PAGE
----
What child does not love dandelions? The innocence of life seems to revolve around dandelions, from picking the bright yellow flowers in a bouquet for mommy, to grabbing a seedhead and making a wish upon the drifting seeds. I even allow them to grow and bloom in my yard, food and fuel for early foraging honeybees and bumblebees. However, in most homeowners lawn, dandelions are more than a nuisance, they are enemy number 1.
Dandelions arrived in North America with the earliest of settlers, bringing a plant renown for its use. A tea can be made from the flowers or roots, the whole plant is edible, and the flowers are made into a delicious jelly. However, they are quick to spread and can quickly take over a lawn with their taproot systems. The bane of North American lawns is truly the dandelion.
Controlling these perennial (weeds) is best done in the fall. As temperatures begin to cool in autumn, perennials such as dandelions and others begin sending extra nutrients to the roots before the tops die off. By treating with selective herbicides in the fall, the chemicals are translocated to the roots of the offending plants, killing them. If you tried the same thing in spring, you would have a low chance of kill, as plants are sending energy into leaves and flowers, and less so into roots at all.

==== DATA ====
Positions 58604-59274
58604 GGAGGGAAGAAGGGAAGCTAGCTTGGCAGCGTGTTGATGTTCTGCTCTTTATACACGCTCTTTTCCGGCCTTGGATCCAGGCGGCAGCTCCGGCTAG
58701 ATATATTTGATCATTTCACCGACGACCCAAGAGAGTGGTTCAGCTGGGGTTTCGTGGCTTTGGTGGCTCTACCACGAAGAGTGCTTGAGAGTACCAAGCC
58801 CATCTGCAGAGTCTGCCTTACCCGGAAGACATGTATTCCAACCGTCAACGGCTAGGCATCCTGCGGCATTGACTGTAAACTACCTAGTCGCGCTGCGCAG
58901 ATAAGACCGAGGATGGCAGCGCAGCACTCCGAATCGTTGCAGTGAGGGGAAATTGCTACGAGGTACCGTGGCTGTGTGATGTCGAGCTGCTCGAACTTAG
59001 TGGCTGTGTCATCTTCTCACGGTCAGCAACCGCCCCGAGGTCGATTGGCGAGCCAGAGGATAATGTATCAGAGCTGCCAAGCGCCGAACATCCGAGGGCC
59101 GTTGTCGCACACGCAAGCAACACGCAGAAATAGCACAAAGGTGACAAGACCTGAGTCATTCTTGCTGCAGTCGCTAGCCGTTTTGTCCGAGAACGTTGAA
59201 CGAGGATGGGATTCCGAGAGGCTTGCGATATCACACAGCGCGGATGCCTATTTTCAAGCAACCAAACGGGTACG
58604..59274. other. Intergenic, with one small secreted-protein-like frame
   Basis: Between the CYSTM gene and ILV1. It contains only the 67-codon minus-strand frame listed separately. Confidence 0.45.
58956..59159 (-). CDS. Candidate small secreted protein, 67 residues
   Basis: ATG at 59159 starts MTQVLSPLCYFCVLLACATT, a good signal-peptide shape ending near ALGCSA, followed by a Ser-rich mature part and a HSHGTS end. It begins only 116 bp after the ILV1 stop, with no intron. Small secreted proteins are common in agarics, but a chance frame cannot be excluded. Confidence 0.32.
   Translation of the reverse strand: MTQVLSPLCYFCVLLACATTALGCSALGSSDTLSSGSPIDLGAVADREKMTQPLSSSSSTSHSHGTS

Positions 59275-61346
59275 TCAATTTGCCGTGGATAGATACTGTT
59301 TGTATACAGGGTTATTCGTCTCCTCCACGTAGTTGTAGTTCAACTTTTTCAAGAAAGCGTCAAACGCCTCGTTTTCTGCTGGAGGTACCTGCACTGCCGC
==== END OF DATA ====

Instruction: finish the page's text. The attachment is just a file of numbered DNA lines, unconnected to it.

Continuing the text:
Also, spot spraying with glyphosate or another herbicide during the growing season may do more harm than good, you may be killing the weeds, but you also invariably end up killing grass or drifting into neighboring landscape beds, killing or weakening ornamentals. There are also dandelion pullers available in some garden centers, and while these seem to work, they can be a back-breaking problem to operate. And if the root breaks off in the soil, it will likely regrow into a new plant.
Please call Grimm’s Gardens for more information on fall herbicide treatments for your lawn and timing of spray applications.